6 Months In.

Jaysus. It’s been 6 months since I moved over to the states. Months are starting to blend into each other fairly quickly now and time slows down for nobody, especially in bloody New York city where everybody is in a rush. In two months time I will be relaxing in Cork city bai; feet up watching reruns of Friends with a lovely cup of proper tea; as opposed to sitting behind a desk not doing much watching reruns of Game of Thrones on my phone. The two countries are truly worlds apart.

I haven’t actually done much by Irish people standards since I’ve got here. I’ve worked and I’ve drank. Don’t get me wrong, I’m enjoying myself but the shifts I work don’t allow me to do much else. Weekends and nights restrict your opportunities for travel. Hopefully I’ll get my weekends back and be able to jet off to friends from college all around America. San Francisco and Minnesota top the list because of friends living there but I also want to see more of New York city and places like Boston, Washington and Connecticut. So let me tell you what to expect of New York if you stumble across this blog in a few years time because I clearly know everything after six months.

This city is tiring. It’ll chew you up and spit you out. I couldn’t recommend living here more, but be prepared for days off that you planned a sightseeing tour of the city or preparing for a night out with friends to end in you not being able to budge from the couch. My job isn’t hard; I’m a security presence that hands out packages and takes shit from wealthy residents; but working so much and taking into account the time it takes to get home on a somewhat unreliable subway service, it wouldn’t be long before you’re cursing the very thought of the city and of work. Rush hour subways in Grand Central are special type of hell. More often than not you’ll be almost nose to nose with someone in as foul a mood as you are.
No matter how generous and humanitarian you may think you are, you will also get sick of the sheer amount of homeless people in this city and on the train. In relation to this, if you catch someone staring at you, determine whether you could take them in a fight and continue to stare at the ground until your stop or that person gets off. Chance a look every now and then to see if they’re still interested in what the top of your scalp looks like. There is literally no point in staring back at them as they take it as the invitation they never received to freak the shit out of you. I made the mistake of looking at a rotund Asian man on the 4 train home one morning and he proceeded to stare into my soul. I couldn’t look away. I fell in love that day. I never saw him again. But that’s just one of the dangers of the subway.
Invest in a good pair of earphones or if you prefer, bring a book. You don’t even have to read it, just look at it until you get to your stop.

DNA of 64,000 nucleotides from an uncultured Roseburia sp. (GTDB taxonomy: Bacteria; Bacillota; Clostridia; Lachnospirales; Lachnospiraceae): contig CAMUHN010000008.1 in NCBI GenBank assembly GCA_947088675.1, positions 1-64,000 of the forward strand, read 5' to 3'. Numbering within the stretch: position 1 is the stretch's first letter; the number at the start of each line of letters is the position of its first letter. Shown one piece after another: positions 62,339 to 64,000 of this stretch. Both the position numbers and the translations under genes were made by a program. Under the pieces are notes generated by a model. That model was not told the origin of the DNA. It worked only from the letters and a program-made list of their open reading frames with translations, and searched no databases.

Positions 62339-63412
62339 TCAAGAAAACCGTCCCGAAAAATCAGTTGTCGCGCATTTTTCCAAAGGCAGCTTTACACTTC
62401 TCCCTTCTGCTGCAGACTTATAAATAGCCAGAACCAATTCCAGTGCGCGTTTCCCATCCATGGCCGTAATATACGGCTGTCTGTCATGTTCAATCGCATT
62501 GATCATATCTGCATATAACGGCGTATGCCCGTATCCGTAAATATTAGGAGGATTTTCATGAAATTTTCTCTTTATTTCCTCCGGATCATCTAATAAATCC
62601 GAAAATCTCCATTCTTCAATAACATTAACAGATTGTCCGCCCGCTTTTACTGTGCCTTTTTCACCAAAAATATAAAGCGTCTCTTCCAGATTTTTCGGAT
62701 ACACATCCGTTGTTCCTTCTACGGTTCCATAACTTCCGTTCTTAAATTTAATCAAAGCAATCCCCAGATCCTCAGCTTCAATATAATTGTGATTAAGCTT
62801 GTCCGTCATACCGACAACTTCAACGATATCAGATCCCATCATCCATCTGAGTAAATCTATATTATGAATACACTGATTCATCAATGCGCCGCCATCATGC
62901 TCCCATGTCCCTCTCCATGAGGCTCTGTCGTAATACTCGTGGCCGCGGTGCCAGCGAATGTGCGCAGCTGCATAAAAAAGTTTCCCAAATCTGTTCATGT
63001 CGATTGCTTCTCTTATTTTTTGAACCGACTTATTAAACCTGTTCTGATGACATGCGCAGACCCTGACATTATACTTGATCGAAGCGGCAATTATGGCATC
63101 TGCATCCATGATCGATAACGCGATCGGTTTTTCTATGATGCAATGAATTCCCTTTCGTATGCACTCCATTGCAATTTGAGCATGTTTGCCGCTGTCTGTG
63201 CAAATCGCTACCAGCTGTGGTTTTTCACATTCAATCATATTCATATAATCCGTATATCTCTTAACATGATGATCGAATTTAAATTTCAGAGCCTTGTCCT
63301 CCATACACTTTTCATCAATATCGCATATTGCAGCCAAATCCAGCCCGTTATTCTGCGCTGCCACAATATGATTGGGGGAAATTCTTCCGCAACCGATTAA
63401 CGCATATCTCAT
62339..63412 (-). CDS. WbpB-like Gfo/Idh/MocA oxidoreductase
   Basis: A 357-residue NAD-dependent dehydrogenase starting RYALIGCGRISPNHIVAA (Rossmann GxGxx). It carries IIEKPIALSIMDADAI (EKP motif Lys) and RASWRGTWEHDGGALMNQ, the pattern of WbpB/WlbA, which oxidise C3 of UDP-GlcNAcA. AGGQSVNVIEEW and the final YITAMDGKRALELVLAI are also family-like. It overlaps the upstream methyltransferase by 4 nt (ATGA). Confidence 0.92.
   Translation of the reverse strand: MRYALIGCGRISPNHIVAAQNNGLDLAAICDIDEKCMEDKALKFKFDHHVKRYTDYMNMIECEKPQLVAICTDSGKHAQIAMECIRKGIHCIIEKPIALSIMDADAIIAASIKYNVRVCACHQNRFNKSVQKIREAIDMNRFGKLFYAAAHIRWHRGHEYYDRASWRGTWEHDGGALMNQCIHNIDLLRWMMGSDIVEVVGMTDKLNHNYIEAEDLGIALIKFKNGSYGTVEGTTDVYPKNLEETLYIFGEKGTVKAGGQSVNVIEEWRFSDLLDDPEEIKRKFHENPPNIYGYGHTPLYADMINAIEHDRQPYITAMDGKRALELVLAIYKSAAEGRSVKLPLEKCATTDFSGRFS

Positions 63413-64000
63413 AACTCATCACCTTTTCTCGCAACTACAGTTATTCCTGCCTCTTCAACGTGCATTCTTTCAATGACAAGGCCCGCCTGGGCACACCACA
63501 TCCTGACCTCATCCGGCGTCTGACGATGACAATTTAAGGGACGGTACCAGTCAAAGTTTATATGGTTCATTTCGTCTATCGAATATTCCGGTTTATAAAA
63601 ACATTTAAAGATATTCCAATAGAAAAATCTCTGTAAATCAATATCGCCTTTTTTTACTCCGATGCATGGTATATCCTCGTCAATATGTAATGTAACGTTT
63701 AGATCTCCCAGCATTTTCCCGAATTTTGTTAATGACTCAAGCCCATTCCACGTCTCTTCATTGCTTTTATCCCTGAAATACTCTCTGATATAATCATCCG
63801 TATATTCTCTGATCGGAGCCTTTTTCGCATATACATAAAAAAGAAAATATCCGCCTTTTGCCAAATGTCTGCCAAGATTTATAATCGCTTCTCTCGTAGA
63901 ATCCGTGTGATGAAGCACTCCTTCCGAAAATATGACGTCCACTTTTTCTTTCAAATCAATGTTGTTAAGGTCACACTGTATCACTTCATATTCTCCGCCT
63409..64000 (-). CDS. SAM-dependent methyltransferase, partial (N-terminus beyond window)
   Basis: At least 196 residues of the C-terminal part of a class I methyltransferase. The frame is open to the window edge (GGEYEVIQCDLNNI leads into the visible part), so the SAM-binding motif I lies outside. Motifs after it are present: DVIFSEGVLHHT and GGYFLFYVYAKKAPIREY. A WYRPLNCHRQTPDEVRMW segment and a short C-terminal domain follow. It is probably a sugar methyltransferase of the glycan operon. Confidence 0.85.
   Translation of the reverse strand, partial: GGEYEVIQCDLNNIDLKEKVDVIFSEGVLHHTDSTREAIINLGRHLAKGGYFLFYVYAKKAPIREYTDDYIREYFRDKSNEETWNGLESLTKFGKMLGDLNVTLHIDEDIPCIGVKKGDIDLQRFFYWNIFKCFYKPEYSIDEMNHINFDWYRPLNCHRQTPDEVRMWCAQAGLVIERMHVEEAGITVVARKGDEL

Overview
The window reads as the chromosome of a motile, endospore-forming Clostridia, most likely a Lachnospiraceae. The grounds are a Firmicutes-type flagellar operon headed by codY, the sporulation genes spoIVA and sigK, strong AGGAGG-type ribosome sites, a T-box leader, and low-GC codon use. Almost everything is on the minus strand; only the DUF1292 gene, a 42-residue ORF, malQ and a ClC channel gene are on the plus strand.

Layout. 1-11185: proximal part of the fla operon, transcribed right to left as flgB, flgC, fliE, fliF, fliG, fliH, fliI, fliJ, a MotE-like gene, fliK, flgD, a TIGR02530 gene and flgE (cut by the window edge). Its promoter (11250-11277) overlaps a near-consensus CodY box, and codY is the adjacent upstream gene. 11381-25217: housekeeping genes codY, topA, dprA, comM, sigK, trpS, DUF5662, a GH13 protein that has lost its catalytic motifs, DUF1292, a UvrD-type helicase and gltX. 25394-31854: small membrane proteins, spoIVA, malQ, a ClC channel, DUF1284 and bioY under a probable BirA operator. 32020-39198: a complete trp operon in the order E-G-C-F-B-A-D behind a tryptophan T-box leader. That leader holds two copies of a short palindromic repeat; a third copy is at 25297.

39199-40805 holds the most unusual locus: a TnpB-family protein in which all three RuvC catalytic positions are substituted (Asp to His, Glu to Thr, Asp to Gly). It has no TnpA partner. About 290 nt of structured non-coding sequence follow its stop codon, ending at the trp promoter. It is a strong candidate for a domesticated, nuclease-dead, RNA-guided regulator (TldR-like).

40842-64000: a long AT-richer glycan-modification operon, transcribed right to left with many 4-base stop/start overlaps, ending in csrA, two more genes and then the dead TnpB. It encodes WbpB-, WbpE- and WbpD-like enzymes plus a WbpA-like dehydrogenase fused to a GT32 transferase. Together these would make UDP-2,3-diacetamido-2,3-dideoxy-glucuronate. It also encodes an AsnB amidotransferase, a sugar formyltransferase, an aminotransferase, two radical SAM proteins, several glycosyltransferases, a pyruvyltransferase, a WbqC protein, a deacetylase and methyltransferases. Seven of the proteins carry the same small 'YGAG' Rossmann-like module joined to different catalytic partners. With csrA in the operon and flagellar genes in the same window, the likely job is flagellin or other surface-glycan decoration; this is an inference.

I live in Woodlawn in the Bronx. The part that I live in is a predominantly Irish area. Prepare for some Irish people you meet that are living in different parts of the city and the state to scoff at the idea of moving from Ireland to an Irish village situated in the Bronx. They will take their monocle out to get in a good, proper laugh at the nice area, cheaper rent and great social opportunities. Prepare for a lot of the people you meet living in Woodlawn to profess their hatred for the place and how it sucks you away from the real experience of New York. Prepare to see the same people out drinking in Woodlawn and having the time of their lives. Revel in the fact that you are not experiencing noise pollution like that of the city or the boroughs closer to the city like Queens and Brooklyn. Cry the next day when you have to leave for work at least an hour and 15 minutes in advance because you’re so far away from Manhattan. Soak it all in and enjoy it. Ride the gnarly wave of the hangover and force the fear back down into the blackness of your soul from whence it came.

I’m sorry about the way this post is laid out and paragraphed. I’ll set a plan for tomorrow’s post. If anyone reads this and if, by a slight chance it affects you in even the slightest way and even if it doesn’t and you made it this far just take one thing home with you from this long-winded post of me complaining: accept that you’re tired, make your peace with it and prepare to be tired all over again. I’m still young but a big part of growing and maturing is admitting to yourself and anyone within earshot that you’re a.) wrecked b.) work was some balls today c.) work will be a balls tomorrow, and finally d.) nobody likes their job and if they do they’re either lying or they are new and haven’t found out everyone can be a dickhead for no reason. Or at least that you think everyone’s a dickhead on this given day. Opportunity is plenty here but don’t expect it to be easy. Especially if you’re burning the candle at both ends by working six days a week and drinking for four of those nights. That’s definitely not me by the way. I don’t have a problem, fuck you!

Choose to work. Choose to go out too much. Choose that last shot of tequila that you know will set you over the edge. Choose the cigarette that makes you twice as drunk, especially since it’s the first air you’ve gotten in hours. Choose to work that extra day even though you’ve been complaining about lack of days off for weeks now. Choose the dodgy hot-dog from the dirty cart on 25th street because you’re hungry, broke and you just don’t care. Choose loving that hot-dog. Choose bonding with fellow Irish and other immigrants over how the city is too busy and realising you miss the people from home and not so much the place. Choose blogwriting as a suitable medium for your thoughts and pent up anger towards everything. Choose stealing directly from Trainspotting, which is a fine film. Choose New York City. Choose Life.




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